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'Take Every Opportunity To Do Something Good:' Lessons Learned From Graduating During A Pandemic

A picture of African-American man in graduate cap and gown
Elijah Seay
Elijah Seay plans to attend the University of South Florida to study psychology

The coronavirus pandemic forced schools to close about two months before the end of the school year, stripping away many of the common high school rituals such as proms and graduation ceremonies. 

Some high school students even lost family members, like Elijah Seay, 18, who is graduating from Lennard High School in Ruskin.

As a dual enrolled student at Hillsborough Community College, Seay earned enough credits to complete his associate’s degree. 

“I was the president of the National Honor Society. I started on the football team, the varsity football team for all four years. I played track and field. I did some stuff with the theater production. I did a lot of volunteer work with Metropolitan Ministries and the Hillsborough County Sheriff's Office.

“I think the hardest thing for me is not being able to say goodbye to all of my friends and my teachers. On top of that, not being able to finish school the way that I wanted to, having to do it online. It was really hard at first, just not knowing if we would be able to graduate, not knowing when we would see each other again, that was really hard.

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“Unfortunately, last week, we had to bury one of my aunts, in Aiken, South Carolina. She was affected by it. I think she had it. They didn't say that it was due to the coronavirus. They said that it was pneumonia. But they went back, and they said that she had the organ failure and the fluid in and around the lungs and the heart. And so they said that it could have been complications from (COVID-19).

“We were really close and she was near and dear to my heart. And one of the things that we shared was making sweet potato pies together whenever I would go to South Carolina. So whenever I see a sweet potato pie, I always think of her.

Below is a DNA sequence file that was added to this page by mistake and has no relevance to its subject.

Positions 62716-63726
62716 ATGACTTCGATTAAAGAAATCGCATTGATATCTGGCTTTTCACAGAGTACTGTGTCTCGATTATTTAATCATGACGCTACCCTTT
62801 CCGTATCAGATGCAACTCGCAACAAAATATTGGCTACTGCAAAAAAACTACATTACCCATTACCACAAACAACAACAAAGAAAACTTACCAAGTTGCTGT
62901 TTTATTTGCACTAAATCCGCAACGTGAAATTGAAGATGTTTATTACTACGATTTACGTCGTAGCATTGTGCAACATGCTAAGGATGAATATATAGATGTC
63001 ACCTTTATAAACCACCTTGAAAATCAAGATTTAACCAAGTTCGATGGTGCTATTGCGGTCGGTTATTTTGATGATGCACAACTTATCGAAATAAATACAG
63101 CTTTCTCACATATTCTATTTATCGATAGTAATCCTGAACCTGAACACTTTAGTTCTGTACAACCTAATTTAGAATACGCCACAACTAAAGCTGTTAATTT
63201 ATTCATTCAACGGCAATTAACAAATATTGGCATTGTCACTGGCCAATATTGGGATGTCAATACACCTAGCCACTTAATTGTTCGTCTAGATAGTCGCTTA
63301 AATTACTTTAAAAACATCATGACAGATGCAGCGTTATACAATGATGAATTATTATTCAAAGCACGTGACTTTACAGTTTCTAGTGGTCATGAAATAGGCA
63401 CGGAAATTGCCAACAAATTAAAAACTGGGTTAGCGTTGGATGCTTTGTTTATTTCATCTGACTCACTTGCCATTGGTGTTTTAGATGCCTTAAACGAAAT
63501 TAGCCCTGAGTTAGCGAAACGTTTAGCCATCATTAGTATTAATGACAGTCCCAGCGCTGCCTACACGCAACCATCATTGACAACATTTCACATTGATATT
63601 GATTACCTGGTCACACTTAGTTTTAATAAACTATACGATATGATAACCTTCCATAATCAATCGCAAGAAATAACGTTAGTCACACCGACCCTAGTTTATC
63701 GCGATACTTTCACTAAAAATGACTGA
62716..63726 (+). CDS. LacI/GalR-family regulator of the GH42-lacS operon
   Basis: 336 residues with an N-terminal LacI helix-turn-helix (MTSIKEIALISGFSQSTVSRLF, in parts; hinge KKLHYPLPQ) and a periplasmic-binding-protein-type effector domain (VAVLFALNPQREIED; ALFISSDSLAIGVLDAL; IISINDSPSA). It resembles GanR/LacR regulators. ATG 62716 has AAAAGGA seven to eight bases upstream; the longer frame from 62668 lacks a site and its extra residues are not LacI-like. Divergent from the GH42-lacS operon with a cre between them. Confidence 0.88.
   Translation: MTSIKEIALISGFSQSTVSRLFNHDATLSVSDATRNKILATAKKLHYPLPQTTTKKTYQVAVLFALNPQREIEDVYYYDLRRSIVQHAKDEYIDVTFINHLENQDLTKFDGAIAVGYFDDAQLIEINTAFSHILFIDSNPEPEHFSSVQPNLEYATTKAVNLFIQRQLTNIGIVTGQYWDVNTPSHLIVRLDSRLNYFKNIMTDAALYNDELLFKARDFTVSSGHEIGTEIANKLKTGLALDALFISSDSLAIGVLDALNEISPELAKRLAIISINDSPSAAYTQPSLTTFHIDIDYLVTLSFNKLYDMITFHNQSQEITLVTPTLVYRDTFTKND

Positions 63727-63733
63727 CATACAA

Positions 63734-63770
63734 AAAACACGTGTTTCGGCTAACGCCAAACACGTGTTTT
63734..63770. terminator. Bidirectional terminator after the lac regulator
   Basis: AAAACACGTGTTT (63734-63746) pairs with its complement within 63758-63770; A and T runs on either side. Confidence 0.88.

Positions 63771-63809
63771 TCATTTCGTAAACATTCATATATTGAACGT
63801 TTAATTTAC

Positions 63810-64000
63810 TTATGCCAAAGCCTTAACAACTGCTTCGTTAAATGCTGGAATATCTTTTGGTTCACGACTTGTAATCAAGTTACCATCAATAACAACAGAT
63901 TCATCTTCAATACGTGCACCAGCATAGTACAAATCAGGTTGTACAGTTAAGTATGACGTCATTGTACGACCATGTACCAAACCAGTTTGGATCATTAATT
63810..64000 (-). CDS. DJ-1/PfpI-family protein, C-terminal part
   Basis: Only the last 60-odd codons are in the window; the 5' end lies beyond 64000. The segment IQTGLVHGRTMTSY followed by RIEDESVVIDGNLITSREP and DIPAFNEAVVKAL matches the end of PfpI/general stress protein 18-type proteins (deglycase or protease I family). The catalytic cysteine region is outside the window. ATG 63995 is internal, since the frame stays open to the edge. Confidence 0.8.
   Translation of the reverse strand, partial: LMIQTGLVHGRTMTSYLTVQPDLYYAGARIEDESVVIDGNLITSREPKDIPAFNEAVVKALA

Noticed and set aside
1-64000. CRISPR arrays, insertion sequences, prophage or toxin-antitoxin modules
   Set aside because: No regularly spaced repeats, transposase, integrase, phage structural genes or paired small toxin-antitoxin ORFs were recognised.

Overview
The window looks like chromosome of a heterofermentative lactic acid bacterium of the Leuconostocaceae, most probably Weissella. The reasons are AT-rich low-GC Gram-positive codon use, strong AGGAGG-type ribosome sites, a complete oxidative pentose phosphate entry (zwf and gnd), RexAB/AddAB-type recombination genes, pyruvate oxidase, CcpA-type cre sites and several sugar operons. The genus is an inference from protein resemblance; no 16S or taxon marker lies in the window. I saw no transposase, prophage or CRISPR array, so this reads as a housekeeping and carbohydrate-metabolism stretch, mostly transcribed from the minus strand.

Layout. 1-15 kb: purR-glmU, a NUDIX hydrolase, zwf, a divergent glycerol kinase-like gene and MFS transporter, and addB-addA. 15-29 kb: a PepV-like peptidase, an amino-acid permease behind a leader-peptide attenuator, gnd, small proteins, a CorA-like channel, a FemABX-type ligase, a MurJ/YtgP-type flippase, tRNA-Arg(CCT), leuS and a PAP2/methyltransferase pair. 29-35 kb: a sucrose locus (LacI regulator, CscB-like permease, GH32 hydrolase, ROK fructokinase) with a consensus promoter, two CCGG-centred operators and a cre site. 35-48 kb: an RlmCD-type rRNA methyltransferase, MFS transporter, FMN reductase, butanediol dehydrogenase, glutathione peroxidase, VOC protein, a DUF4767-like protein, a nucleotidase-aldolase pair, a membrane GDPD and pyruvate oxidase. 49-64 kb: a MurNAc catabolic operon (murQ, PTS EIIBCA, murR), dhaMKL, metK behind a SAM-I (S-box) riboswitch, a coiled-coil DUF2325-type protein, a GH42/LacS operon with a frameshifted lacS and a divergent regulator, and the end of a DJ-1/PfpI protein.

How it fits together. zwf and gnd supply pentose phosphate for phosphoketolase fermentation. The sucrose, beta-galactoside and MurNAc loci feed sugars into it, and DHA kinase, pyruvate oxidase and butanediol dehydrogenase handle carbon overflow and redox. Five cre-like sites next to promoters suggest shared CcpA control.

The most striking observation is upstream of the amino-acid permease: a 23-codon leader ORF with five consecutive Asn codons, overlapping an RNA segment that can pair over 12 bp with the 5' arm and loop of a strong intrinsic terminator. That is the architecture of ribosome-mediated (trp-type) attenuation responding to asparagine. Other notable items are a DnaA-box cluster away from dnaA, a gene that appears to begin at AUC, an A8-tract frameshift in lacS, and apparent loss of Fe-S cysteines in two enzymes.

“One of the things that many people -- if not all people -- take for granted is family and the time that we get to spend together. And since we're being forced to spend time together with our family, it's actually a great opportunity to fix some bonds or to reconnect some relationships and just talk, play games and hang out.

“I'm going to the University of South Florida. I will be majoring in psychology. Ever since I was in sixth grade, I've always wanted to be a counseling psychologist. Helping people talking through problems with people has always been one of my passions.

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“For me, optimism is having faith that things will turn out the way that they're supposed to be, and that there'll be a good lesson and a positive experience to come out of anything, whether it be a good or bad experience. And I've also gained a stronger faith. I've gotten closer to the God that I serve. And just having that relationship with Him, being able to talk to Him -- it's been a really good experience.

“I've learned that life is short, and that every opportunity that we have, you should always take to do something good. And that's what I've been trying to do with myself.

“When I go out to work, I make it my mission to try to smile at people. You can't see people through a mask but, but they can see your eyes so I hope that they can tell that I'm smiling.”

This story is produced in partnership with America Amplified, an initiative using community engagement to inform local journalism. It is supported by the Corporation for Public Broadcasting.